For reliability, both bikes are prone to their problems--mechanical, electric and electronic. You said you are not very savvy in terms of bicycle mechanics. Personally, I would learn that if you want to put thousands of dollars into an e-bike without any local dealer support. There are tons of youtube videos online. Find a cheap non-electric bike on craigslist and teach yourself how to remove wheels, adjust brakes, do basic bicycle maintenance, replace a chain, change a tire/tube, adjust shifters. Even with that knowledge, the electronics in a bike are going to require a local or relatively local dealer. Or you are going to have to pay dearly to ship your bike (likely both direction). Neither Stromer or Specialized allow public access to their software or interface cables for diagnosing and fixing electronics problems. I would think most e-bike owners (regardless of manufacturer) are going to need this level of support within 2-3 years. The more advanced features your bike has, the more that can go wrong—the more you will need a dealer vs. being able to fix it yourself.

Or maybe, in addition to teaching yourself how to repair your own bike, build one using a DIY e-bike kit like Bionix. Building an e-bike yourself means you know how it is put together. If you need to replace vs. repair one of the components, you will have better knowledge of how to do so. Again there are tons of videos on youtube and a dedicated section of this forum talking about this stuff.

Your profile says you are in Detroit. Have you checked out Amp Brothers in the Detroit area? The sell BH Easy Motion bikes. You could get a Nitro City or Neo Nitro Cross. Easy Motion also has a bluetooth smartphone option allowing bike customization.

Good luck.
 

Leon Washington

New Member
I do not have either, yet, but I have read where the stromer's battery was not living up to what is advertised. It needed a recharge much earlier than it was suppose to. A few people have returned their ST2 for that reason so if I had to buy one now, I would probably aim for the turbo x myself.
This is good information. Thank you. I'm wondering if the newest Stromer (St2s) is having better and more accurate range results?
 

Leon Washington

New Member
;)
If the primary goal is fitness, the ST2 comes with bluetooth abilities to connect your smartphone and easily customize the bike's motor input for your workout. The Turbo S also has this ability, but the Turbo X does not. You can add the $1,000 battery pack and add smart phone features to the X. I'm guessing the 2nd battery pack you are speaking of is not the Turbo SC battery (691 WH capacity). I own a Turbo X and it can be quite a workout in lower eco modes. But the only configuration is gear and motor assistance percentage. Adding the Turbo SC battery allows customization of the Max Motor Current and Acceleration Response. You can even do some bike motor customization on the Stromer ST1 models using special codes, just not with a phone app.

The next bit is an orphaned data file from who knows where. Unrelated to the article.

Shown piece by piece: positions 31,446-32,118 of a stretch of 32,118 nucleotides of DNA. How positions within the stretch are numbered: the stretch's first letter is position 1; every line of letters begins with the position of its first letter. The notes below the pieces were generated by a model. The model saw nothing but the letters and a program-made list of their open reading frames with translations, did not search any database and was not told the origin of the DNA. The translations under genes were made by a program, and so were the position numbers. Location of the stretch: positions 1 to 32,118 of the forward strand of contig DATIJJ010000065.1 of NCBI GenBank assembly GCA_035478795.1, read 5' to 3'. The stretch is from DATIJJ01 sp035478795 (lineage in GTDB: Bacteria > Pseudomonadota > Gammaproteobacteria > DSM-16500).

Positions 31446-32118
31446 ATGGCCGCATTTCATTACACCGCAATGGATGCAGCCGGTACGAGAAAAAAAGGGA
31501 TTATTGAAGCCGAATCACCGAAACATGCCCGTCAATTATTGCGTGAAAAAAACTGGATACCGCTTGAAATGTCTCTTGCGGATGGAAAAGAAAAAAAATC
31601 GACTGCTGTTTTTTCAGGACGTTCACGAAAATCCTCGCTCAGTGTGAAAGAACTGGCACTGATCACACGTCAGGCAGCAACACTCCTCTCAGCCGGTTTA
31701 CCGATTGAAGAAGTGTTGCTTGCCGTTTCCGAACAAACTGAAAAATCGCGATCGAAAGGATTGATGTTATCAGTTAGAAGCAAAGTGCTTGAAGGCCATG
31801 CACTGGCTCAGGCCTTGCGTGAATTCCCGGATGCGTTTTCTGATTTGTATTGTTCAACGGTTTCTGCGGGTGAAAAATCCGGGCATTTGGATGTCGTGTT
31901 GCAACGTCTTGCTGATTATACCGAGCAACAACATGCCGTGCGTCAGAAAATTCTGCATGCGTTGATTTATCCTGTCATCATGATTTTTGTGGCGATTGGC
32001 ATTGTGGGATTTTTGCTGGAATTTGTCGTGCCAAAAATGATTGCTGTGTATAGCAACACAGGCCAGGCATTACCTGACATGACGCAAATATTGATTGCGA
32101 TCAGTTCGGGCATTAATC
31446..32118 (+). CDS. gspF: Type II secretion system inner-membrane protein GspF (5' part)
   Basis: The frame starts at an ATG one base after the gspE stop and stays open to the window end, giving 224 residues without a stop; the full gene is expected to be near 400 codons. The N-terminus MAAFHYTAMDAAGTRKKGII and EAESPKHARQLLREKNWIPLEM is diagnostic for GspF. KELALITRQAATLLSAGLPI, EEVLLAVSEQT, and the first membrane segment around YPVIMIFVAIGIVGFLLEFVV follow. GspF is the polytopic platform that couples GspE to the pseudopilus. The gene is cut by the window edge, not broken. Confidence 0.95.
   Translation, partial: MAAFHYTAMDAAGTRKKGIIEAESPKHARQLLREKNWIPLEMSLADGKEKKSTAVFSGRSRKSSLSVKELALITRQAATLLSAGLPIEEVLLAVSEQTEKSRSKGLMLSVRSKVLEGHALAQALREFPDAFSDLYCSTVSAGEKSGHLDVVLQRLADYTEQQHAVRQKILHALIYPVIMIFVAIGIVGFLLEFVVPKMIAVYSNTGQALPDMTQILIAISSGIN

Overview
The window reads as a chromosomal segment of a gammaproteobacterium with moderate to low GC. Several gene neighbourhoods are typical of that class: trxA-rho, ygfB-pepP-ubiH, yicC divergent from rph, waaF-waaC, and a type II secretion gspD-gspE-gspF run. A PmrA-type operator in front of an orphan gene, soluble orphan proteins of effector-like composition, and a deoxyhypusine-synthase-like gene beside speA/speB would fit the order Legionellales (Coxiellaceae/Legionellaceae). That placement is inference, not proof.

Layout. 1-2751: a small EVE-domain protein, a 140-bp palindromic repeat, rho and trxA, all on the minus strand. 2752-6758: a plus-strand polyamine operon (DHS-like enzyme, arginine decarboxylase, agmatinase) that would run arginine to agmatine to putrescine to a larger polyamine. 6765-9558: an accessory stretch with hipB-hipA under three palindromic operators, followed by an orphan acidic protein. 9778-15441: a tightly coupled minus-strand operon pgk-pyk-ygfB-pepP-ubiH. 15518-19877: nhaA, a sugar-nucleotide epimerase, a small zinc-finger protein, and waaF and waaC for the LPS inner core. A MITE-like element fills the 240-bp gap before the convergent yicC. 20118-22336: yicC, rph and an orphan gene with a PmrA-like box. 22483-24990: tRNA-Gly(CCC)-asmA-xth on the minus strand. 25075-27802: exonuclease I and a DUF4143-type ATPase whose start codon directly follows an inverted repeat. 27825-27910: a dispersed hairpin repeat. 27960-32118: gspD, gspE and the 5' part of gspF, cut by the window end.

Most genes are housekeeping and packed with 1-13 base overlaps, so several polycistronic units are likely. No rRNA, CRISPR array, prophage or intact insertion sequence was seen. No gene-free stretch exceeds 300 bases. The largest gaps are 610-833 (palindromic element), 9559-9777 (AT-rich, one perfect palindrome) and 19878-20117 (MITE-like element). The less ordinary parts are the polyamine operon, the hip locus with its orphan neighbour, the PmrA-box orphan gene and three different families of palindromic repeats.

As far as an extra battery is concerned, there are still some dealers that are doing the (Link Removed - No Longer Exists). The free battery is the smaller battery, but you are probably looking at the low end Specialized battery as well, given the price you quoted. The Stromer ST1 Platinum is more expensive (base price) than your closeout model Model X, but probably closer in price than the ST2.

Any of these bikes, regardless of apps/customization-ability are capable of giving you a workout depending on what levels of assistance you chose (torque you'd need to apply) or gear you are in (cadence/pedal revolutions per minute). Also, when you operate in the lowest levels of assist, the bicycle's physical gearing comes more into play. The ST2 is 20 speed, the X is 10 speed and the ST1 Platinum is 27 speed.

For reliability, both bikes are prone to their problems--mechanical, electric and electronic. You said you are not very savvy in terms of bicycle mechanics. Personally, I would learn that if you want to put thousands of dollars into an e-bike without any local dealer support. There are tons of youtube videos online. Find a cheap non-electric bike on craigslist and teach yourself how to remove wheels, adjust brakes, do basic bicycle maintenance, replace a chain, change a tire/tube, adjust shifters. Even with that knowledge, the electronics in a bike are going to require a local or relatively local dealer. Or you are going to have to pay dearly to ship your bike (likely both direction). Neither Stromer or Specialized allow public access to their software or interface cables for diagnosing and fixing electronics problems. I would think most e-bike owners (regardless of manufacturer) are going to need this level of support within 2-3 years. The more advanced features your bike has, the more that can go wrong—the more you will need a dealer vs. being able to fix it yourself.

Or maybe, in addition to teaching yourself how to repair your own bike, build one using a DIY e-bike kit like Bionix. Building an e-bike yourself means you know how it is put together. If you need to replace vs. repair one of the components, you will have better knowledge of how to do so. Again there are tons of videos on youtube and a dedicated section of this forum talking about this stuff.

Your profile says you are in Detroit. Have you checked out Amp Brothers in the Detroit area? The sell BH Easy Motion bikes. You could get a Nitro City or Neo Nitro Cross. Easy Motion also has a bluetooth smartphone option allowing bike customization.